That Spicy Chick

Khao Soi Gai (Northern Thai Coconut Curry Noodles Soup with Chicken)

This Khao Soi Gai is a Thai coconut curry noodles soup that is incredibly fragrant and flavorful! Chicken gets cooked in a spicy, warming, and aromatic paste, and then is simmered with veggies and seasonings in a creamy coconut milk broth, and served with egg noodles. Top your bowl with fresh coriander, mint, red onion, and crispy fried wonton wrapper strips for the ultimate Thai comfort food experience!

Top view of bowl with Khao Soi Gai with fried wonton wrapper strips, chopped coriander and mint leaves, and sliced red onion.

Hello friends!

So, on the blog, we have a Sichuan soup noodles (Spicy Dan Dan Noodles with Wontons), and a Korean soup noodles (Spicy Korean Seafood Soup Noodles (Jjamppong)). It’s now time for a brilliant Thai soup noodles to make its grand entry!

Today, I’m sharing a recipe that is exploding with SO much flavor! It has brought me a tremendous amount of joy and comfort over the past few weeks with its warming, spicy, and soupy noodles goodness. 💛 Please meet my wonderful and tasty Khao Soi Gai!

Khao Soi Gai is a popular coconut curry noodles soup with chicken that is served in Myanmar, Laos, and Chiang Mai in northern Thailand. The preparation method and ingredients vary depending on the region. The version I’m sharing today is inspired by the northern Thai version. It’s robustly flavorful, not difficult to make, and is unbelievably delicious!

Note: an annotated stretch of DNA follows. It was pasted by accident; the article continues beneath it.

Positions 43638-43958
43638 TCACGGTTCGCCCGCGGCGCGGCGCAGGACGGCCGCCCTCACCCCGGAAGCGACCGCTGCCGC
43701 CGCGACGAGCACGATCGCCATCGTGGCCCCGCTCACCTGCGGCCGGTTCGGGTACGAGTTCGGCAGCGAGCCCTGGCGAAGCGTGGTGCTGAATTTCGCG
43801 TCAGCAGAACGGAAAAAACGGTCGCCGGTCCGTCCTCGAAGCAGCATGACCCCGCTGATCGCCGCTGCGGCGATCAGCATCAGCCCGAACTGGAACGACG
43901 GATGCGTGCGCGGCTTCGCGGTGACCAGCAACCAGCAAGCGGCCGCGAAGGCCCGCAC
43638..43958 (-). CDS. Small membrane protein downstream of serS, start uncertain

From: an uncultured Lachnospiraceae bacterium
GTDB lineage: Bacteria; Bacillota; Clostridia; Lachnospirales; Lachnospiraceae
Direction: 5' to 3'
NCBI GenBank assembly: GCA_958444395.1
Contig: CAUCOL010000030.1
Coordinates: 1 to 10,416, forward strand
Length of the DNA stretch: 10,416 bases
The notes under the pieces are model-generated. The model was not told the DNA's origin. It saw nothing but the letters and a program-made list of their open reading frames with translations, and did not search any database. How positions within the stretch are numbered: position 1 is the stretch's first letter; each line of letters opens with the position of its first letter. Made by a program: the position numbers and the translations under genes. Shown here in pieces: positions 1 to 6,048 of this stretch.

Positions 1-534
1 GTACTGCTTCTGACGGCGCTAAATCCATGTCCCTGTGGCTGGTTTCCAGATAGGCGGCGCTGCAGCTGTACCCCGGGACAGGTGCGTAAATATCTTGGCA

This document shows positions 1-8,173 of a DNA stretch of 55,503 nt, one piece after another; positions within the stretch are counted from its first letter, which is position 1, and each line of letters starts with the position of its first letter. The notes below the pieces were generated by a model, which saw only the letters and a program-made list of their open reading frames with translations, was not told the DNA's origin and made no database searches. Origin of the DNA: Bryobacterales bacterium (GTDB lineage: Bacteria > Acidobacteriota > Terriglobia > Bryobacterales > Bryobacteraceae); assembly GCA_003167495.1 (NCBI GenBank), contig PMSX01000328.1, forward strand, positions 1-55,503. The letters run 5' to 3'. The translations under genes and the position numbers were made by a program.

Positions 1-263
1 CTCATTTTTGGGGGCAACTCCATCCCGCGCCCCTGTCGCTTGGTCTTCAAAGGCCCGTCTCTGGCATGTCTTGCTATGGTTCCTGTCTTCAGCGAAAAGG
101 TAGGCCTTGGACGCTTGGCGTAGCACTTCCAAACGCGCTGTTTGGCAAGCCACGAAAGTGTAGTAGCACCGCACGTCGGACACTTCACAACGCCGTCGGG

It’s also naturally dairy-free, and can be made gluten-free, vegetarian/vegan if needed. 🙌

I truly hope you guys love this mind-blowing and mouthwatering Thai coconut curry noodles soup as much as I do!

Front view of bowl with Khao Soi Gai topped with fried wonton wrapper strips, chopped coriander and mint leaves, and sliced red onion. Dutch oven with soup, and lime wedges and fried wonton wrapper strips in bowls behind.

Why This Recipe Works

  • It’s incredibly flavorful and full of warming spices like cumin, turmeric, and chili powder.
  • We’ve got delicious toppings like fresh chopped coriander, mint leaves, sliced red onion and crispy deep-fried wonton wrapper strips (<– SO YUM) crowning this heavenly bowl of soup noodles.
  • Boneless and skinless chicken thighs makes this less messy to eat than the traditional version, which is made with chicken drumsticks.
  • Cooking the bean sprouts in the soup rather than serving them as a topping infuses the broth with a subtle nutty flavor.
  • You can make the Khao Soi paste ahead, as well as the soup. Then just cook up your noodles and prepare the toppings on the day of serving.

Who’s ready for a bowl and some fun and delicious noodles slurping time?!

Ingredients

Labeled photo of ingredients for Khao Soi Gai on wooden board.

For the Khao Soi Paste:

  • Red Chilies: I used Bird’s Eye chilies, but Holland or other hot small red chilies will work too. Alternatively, you could use large dried red chilies, which are traditionally used to make Thai curry pastes. Use as many or as few chilies as you like to suit your taste.
  • Lemongrass stalks: If unavailable, substitute with lemongrass paste, which can be found in most supermarkets.
  • Galangal: This is similar to ginger in appearance, but it has a floral, sweet and fragrant flavor. Look for this in the Thai stall of your wet market if you’re based in Asia. If you’re in the U.S. or elsewhere in the world, try your local Thai or Asian groceries store. If unable to locate, use and additional tablespoon of chopped ginger.